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Dublin Postgraduate Philosophy Conference 2014
'Duality and Opposition'

posterTrinity Long Room Hub Arts and Humanities Research Institute
29th and 30th of March

The philosophy departments of Trinity College Dublin and University College Dublin will host the annual Dublin Graduate Philosophy Conference. The keynote speakers will be Dr. Fabien Schang from Moscow State University and Professor Vasilis Politis from Trinity College Dublin.

The theme of this conference will be 'Duality and Opposition', this has been a perennial topic of study since the earliest philosophies, and also continues to be discussed in a number of other disciplines in the present day. The philosophy of duality and opposition has become a broad and interdisciplinary field. However, we intend this conference to focus on duality and opposition as such, and to address these phenomena themselves, not merely examinations of particular dualities or oppositions. Through this focus we wish to facilitate broad participation in discussion about this most interesting topic.

Some examples of other key terms that are sometimes used to describe the same or related topics are: Antonymy, Polarity, Complementarity, Contradiction, Contrariety, Chirality, Dyadic, Binary, Difference, Enantia, Enantiomorphic, etc.

Please register by email to dublinphilosophy@gmail.com.

Please indicate if you wish to avail of the catered sandwich lunch and refreshments at the conference; a nominal charge will apply (€10 for Saturday, and €8 for Sunday), please indicate if you require a vegetarian option. The deadline for booking catering is 11am on Friday 28 March. There will be a conference dinner on Saturday at around 7.30pm, if you would like to join us, it will be a set menu for €30 per head. Please notify us accordingly.

Provisional Programme:

Saturday 29th March:

9.30am: Arrival and Registration

9.45am: Introduction and Announcements.

Keynote Speaker:
10-11.30am: Fabien Schang (Moscow State University)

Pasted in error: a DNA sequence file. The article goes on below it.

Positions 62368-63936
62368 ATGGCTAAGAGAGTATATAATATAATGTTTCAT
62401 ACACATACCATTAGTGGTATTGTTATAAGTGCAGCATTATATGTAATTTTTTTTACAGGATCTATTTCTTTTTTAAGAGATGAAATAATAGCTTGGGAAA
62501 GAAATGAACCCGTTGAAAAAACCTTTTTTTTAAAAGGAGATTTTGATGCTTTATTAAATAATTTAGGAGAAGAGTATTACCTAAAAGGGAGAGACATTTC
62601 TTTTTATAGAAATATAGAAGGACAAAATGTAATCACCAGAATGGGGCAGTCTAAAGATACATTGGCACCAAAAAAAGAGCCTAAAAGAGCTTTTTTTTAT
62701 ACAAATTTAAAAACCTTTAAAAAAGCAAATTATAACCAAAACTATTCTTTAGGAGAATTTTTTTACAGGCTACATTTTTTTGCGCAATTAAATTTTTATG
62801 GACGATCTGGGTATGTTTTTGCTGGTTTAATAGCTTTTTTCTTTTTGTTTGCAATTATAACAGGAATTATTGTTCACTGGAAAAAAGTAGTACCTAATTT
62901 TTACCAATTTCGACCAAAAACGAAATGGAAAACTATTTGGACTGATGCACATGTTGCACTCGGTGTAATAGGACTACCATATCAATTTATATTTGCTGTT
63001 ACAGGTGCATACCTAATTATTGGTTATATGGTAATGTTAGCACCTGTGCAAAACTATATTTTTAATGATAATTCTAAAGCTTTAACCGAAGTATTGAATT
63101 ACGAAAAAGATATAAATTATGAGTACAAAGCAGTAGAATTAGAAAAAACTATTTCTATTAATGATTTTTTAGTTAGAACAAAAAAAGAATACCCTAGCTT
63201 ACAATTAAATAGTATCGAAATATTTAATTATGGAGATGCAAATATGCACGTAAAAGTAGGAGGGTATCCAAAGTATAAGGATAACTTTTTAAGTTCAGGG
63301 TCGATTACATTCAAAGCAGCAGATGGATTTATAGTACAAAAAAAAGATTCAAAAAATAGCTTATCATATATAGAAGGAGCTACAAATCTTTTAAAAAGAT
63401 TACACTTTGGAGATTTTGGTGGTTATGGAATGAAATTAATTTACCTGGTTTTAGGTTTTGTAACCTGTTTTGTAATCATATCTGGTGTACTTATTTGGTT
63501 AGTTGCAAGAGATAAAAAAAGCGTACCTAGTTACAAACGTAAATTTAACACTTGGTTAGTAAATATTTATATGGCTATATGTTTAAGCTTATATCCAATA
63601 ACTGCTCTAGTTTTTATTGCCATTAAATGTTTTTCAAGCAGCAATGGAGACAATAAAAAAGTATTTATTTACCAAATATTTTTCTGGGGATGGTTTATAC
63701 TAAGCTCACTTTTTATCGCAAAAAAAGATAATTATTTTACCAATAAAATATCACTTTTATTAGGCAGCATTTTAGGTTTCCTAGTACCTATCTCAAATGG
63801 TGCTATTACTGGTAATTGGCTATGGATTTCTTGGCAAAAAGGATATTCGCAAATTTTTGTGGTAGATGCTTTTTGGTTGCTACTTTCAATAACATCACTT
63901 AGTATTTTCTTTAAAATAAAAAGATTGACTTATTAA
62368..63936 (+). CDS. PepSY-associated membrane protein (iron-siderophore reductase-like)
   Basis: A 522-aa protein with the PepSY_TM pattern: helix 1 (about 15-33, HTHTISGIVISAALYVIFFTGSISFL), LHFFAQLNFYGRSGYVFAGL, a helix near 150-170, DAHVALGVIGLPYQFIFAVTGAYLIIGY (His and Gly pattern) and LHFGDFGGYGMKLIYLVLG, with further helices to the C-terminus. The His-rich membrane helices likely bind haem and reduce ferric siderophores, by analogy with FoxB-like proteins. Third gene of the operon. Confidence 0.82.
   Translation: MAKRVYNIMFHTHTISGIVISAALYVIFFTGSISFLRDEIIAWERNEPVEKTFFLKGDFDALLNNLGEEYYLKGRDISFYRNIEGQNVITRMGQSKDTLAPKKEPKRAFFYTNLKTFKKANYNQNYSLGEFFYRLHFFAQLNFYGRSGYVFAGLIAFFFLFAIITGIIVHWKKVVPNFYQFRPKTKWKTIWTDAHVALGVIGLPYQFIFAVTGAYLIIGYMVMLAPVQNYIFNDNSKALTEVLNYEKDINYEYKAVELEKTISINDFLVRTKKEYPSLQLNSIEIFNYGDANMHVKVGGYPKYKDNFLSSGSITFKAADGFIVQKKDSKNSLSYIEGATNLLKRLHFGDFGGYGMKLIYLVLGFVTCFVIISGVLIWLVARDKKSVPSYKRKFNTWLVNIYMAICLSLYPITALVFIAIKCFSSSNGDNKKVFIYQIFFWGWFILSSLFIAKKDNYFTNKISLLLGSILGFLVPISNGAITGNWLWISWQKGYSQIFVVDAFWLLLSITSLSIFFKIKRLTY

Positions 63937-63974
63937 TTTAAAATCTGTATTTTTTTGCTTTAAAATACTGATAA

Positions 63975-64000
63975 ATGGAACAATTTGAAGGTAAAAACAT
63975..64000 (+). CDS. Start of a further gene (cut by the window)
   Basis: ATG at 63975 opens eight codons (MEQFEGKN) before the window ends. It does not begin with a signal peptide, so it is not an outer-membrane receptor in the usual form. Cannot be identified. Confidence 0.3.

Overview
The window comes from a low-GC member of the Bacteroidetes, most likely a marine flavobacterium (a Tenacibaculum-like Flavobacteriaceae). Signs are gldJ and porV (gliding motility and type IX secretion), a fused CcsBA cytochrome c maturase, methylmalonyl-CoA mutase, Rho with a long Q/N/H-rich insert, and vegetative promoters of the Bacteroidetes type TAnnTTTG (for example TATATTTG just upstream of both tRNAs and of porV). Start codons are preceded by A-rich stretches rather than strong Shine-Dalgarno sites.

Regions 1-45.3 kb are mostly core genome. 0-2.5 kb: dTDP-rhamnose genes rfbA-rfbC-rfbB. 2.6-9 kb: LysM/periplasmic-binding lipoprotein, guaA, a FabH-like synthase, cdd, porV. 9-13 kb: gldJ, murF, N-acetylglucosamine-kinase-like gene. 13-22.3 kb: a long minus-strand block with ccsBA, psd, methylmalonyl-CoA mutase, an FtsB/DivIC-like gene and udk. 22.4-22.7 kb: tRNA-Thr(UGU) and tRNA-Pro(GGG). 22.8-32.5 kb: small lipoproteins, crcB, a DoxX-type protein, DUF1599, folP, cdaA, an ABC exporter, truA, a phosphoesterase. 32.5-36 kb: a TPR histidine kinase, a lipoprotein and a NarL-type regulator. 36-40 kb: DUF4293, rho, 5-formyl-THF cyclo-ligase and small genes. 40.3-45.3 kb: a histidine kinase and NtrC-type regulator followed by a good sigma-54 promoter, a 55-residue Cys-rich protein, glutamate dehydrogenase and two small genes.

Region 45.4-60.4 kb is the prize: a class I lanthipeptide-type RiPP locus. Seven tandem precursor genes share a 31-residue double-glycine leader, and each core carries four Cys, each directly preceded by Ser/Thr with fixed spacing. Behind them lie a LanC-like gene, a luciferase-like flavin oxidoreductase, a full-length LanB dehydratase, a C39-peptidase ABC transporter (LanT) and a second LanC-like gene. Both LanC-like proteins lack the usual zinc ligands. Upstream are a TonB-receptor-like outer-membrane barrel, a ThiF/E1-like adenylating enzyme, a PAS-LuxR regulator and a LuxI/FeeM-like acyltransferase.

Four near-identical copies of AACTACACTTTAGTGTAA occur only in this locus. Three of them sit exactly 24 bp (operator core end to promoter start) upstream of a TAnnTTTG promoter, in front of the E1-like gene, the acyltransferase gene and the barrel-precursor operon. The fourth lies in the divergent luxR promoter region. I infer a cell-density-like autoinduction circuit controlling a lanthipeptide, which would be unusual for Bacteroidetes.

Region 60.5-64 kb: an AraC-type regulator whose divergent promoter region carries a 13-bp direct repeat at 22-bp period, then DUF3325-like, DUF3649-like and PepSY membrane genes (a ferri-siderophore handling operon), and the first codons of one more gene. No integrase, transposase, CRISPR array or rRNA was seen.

Title: 'OF Logic'

Tea/Coffee

12-1.30pm: Keith Begley (Trinity College Dublin)
Title: 'What is this thing called Duality?'

Lunch

2.30-4pm: Hannah Haejin Kim (Oriel College, University of Oxford)
Title: 'Reality as the Coincidence of Opposites: Alfred North Whitehead on Time and Eternity'

Tea/Coffee

4.30-6pm: Christopher Buckels (Trinity College Dublin)
Title: 'Predicating Opposites in Plato's Sophist'

Sunday 30th March:

9.45am: Arrival

Keynote Speaker:
10-11.30am: Vasilis Politis (Trinity College Dublin)
Title: TBA

Tea/Coffee

12-1.30pm: Flavio Zelazek (Sapienza - Università di Roma)
Title: 'The Tao of Logic'

Lunch

2.30-4pm: Dónall McGinley (Trinity College Dublin)
Title: 'John Duns Scotus on the Reality of Opposition'

Abstracts:

'OF Logic'
Fabien Schang (Moscow State University)

Starting from an intersubjective view of truth as a social construction resulting in a normative agreement, a general theory of meaning is suggested in the form of an interrogative inquiry, namely: a Question-Answer Semantics (thereafter: QAS), according to which the meaning of any object (i.e. whatever meaningful) is given by an ordered set of questions and corresponding answers. While borrowing from Frege's theory of sense and reference, our non-Fregean semantics differs from it by altering the definition of sense and reference at once: the former corresponds to a set of questions characterizing the object at hand, while the latter is the corresponding set of answers. We will restrict to a binary pair of yes-no answers for the present talk, admitting the possibility of indeterminate ontologies with further, non-categorical answers.